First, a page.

Like all of you, I receive a lot of mail each day. Last week one of these mail pieces caught my eye. It was from some dental organization that I had never heard of. Upon opening the letter and reading the contents, I discovered that I am a leading dentist, one of the best in the country.
“That’s interesting,” I thought. “I wonder what kind of criteria they are using.”
As I read further, I learned that, for a small fee, I could obtain a commemorative plaque to display in my office for all to see how great I am. Very curious. For a price, I can pay someone else to declare that I am the proverbial, “cat’s meow” of dentistry. Someone who doesn’t know me has no idea what kind of technical skills I possess, and likely has no association with any of my patients.
I began thinking, what actually does make a good dentist? This is both a subjective and an objective question. The objective perspective is one that most people do not think much about. These are the things to which a patient responds, “You’re the expert, whatever you say.”
When most people think of dental work, they think of fillings and crowns – the repair of damaged teeth. A good dentist will consider what is best for the long-term health of the tooth – is the damage minimal enough that a filling will adequately restore the tooth? Or, is the damage extensive enough that a full coverage restoration will better protect the structural integrity of the tooth? What kinds of mechanical forces (compressive, sheer, a combination) are exerted on this tooth and what adjustments need to be made to the preparation design to best address these forces? What kind of restorative material will be best suited the restoration? If the restoration is a crown, etc., etc., etc. The list of technical considerations goes on.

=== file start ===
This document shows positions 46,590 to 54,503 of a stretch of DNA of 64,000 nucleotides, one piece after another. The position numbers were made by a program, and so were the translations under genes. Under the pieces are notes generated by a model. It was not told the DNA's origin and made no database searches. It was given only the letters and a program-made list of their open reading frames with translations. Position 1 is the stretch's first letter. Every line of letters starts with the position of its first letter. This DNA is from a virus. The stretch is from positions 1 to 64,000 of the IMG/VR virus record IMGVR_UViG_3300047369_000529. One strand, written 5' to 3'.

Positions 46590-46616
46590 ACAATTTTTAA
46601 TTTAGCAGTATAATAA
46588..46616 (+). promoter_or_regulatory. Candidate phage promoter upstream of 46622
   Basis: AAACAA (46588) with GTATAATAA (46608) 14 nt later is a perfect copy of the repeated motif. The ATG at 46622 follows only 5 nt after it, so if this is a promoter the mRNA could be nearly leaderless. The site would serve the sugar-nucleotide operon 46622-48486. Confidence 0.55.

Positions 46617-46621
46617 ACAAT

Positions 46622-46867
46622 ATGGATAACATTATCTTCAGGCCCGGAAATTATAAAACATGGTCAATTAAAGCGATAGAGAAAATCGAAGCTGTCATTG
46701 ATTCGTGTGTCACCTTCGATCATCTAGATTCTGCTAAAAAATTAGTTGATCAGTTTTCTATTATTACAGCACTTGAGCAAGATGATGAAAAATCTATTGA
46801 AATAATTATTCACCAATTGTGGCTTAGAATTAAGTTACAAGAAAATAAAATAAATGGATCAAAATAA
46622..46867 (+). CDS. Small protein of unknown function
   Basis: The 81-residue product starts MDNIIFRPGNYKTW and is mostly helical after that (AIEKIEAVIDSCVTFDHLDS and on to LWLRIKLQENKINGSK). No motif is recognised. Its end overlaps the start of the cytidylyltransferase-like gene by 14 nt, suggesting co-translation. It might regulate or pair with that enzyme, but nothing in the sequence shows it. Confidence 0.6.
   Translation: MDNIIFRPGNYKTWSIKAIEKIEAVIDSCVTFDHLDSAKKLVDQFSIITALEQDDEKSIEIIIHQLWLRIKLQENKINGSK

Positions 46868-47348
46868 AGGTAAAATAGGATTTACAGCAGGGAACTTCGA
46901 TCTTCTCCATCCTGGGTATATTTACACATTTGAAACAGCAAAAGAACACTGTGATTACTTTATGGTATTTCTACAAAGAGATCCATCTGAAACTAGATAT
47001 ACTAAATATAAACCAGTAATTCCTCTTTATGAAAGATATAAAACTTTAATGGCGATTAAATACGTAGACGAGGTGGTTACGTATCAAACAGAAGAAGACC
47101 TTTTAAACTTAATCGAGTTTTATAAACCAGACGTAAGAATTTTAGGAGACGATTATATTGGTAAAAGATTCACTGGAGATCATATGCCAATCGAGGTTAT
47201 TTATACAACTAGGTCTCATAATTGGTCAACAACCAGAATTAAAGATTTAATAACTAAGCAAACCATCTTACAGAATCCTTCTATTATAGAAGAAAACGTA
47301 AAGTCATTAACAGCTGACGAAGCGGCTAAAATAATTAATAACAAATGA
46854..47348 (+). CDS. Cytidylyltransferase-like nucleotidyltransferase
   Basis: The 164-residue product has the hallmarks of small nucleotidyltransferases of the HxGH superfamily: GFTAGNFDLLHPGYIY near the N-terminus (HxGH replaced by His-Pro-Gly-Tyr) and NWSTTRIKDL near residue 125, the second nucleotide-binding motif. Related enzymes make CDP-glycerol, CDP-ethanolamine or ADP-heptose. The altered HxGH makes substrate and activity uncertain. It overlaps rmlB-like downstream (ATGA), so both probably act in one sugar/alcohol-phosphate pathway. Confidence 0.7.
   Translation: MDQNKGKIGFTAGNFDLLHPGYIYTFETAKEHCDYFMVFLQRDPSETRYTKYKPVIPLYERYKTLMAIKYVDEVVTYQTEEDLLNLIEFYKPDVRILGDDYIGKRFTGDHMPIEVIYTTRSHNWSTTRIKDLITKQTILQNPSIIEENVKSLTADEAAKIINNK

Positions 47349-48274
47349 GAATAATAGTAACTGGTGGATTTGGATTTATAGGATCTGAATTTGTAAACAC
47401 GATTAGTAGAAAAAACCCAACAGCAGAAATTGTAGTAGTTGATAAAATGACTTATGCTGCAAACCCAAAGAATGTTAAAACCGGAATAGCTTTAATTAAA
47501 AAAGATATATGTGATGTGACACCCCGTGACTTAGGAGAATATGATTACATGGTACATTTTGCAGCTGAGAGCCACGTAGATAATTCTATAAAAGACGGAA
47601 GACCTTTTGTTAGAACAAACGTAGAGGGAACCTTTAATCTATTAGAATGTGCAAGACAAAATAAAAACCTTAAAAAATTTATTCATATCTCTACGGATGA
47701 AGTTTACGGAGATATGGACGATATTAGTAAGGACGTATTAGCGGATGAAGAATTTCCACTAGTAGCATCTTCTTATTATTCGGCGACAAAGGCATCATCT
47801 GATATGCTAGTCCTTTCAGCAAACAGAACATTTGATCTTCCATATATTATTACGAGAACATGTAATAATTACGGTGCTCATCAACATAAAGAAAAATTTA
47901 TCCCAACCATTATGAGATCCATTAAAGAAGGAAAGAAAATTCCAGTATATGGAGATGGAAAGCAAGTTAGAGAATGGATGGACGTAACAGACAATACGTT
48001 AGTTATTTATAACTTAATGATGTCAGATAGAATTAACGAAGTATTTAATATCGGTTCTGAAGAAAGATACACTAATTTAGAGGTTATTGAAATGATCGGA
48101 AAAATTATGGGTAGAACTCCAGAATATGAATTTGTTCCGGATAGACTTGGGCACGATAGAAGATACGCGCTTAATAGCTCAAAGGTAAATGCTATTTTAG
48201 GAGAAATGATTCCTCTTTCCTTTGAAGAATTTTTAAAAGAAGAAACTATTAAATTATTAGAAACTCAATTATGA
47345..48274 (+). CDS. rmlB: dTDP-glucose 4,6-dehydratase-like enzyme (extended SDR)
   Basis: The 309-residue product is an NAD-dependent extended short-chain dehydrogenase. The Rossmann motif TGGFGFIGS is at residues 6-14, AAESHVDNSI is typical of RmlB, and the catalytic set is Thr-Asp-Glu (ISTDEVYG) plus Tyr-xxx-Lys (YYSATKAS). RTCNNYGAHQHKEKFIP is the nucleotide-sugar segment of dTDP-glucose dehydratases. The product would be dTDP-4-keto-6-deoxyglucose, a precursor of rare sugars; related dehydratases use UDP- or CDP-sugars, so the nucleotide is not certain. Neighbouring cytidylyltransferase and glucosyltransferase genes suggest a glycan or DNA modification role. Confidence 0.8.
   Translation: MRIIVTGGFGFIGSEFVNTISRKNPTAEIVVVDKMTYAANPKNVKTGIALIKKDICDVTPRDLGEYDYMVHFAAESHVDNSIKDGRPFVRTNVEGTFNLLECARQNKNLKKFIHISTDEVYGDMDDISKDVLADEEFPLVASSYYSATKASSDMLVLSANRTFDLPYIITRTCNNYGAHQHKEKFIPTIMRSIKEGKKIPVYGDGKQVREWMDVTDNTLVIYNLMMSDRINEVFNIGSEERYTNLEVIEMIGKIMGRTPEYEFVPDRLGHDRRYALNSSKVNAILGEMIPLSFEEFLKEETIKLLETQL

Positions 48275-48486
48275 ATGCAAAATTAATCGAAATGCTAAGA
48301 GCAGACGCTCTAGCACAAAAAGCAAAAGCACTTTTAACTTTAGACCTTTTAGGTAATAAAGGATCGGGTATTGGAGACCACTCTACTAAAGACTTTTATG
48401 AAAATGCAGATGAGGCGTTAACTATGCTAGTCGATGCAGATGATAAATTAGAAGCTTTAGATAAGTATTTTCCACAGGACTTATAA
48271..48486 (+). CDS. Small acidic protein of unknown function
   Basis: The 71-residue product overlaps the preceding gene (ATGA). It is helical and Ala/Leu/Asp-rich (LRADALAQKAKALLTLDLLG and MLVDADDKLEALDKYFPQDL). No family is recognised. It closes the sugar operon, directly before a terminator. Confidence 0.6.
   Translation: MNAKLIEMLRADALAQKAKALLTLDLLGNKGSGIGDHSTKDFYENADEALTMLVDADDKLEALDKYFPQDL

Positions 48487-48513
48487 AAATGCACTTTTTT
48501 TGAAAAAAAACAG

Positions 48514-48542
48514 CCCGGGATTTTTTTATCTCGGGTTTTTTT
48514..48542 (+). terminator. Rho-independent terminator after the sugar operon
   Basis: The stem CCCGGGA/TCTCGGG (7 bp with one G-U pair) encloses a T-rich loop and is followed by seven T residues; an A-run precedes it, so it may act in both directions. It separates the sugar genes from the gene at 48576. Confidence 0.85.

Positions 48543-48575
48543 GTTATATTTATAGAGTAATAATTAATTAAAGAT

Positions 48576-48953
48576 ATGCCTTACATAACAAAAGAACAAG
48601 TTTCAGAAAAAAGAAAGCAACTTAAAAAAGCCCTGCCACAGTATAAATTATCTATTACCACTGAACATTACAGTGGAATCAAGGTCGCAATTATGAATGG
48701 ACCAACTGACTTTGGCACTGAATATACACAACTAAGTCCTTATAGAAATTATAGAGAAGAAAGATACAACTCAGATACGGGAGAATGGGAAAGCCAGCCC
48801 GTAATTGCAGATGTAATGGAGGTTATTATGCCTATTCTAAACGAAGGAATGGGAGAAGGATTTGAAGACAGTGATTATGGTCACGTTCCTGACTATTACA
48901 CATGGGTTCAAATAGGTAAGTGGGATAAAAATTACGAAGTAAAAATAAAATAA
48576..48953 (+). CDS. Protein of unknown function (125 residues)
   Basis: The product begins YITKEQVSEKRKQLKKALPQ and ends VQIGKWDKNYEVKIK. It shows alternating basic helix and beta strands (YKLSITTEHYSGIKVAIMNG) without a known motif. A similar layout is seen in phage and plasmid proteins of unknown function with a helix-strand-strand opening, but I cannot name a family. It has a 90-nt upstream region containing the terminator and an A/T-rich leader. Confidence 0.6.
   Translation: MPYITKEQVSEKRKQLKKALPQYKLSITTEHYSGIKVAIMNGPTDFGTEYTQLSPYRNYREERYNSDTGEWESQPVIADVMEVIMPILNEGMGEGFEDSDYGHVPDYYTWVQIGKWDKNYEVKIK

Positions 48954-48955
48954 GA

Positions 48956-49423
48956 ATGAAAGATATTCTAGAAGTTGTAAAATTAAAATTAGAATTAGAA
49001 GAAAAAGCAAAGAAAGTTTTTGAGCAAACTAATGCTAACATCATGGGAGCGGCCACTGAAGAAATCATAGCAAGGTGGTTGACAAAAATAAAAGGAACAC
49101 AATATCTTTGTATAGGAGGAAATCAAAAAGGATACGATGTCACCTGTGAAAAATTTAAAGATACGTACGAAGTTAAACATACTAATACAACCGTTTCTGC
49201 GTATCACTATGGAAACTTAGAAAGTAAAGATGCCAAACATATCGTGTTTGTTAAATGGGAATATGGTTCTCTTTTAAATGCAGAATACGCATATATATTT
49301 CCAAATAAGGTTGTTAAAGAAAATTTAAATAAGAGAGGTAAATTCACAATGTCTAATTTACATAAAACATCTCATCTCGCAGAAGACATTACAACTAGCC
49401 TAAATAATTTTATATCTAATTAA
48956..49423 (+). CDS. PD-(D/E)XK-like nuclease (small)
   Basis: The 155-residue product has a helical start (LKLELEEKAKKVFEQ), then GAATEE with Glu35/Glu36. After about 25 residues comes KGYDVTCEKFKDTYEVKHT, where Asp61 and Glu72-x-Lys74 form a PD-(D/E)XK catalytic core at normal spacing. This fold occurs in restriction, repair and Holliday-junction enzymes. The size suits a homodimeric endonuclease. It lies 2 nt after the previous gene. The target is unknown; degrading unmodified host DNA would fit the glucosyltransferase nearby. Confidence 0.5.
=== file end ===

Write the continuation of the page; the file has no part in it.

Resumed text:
The dental consumer trusts the dentist to be skilled in the diagnosis and treatment planning process so that the final product is a long lasting, good-looking, and properly functioning restoration.
The dental consumer, in most cases, is interested much more in the subjective considerations involved in dental care and trusts the dentist to pay attention to the technical details.
What are the subjective considerations? Generally speaking, they can be summed up by the following questions:
1. Did it hurt?
2. Was the front office easy to work with?
3. Did the work last a long time?
And, while each of these subjective items are very important to the overall dental experience, they simply do not provide a reliable measurement for whether or not a dentist has any technical expertise. For example, a crown may be made and delivered to a patient’s tooth and last a very long time. However, the crown may have an “overhang” on the edge of it that creates a periodontal problem. So, while the tooth is doing fine and the sub-standard crown is actually protecting the tooth, bone loss is occurring because of the chronic irritation created by the overhanging crown margin.
Using the same example of an overhanging crown margin, hopefully the dentist would identify this at a subsequent exam and recommend replacement of her or his work at no charge. This is a conscientious dentist taking responsibility. That is a quality of a good dentist.
So how do you know if your dentist is “one of the best”? Certainly not from a plaque or a title that has been bought. Look for characteristics such as conscientiousness, patience with patients (is the dentist willing to listen until s/he understands the needs and concerns of the patient?), how does the dentist treat his/her employees? What kind of dental laboratory does the dentist use? Is the dentist willing to take extra time to make sure everything is right? No one is perfect. When imperfections arise, does the dentist do what s/he can to correct their shortcoming?
These are just a few of the things to be thinking about when selecting a dental team to help you maintain your optimum oral health. There are many others, but that will get you starting in thinking about things. Best Wishes to you all :^)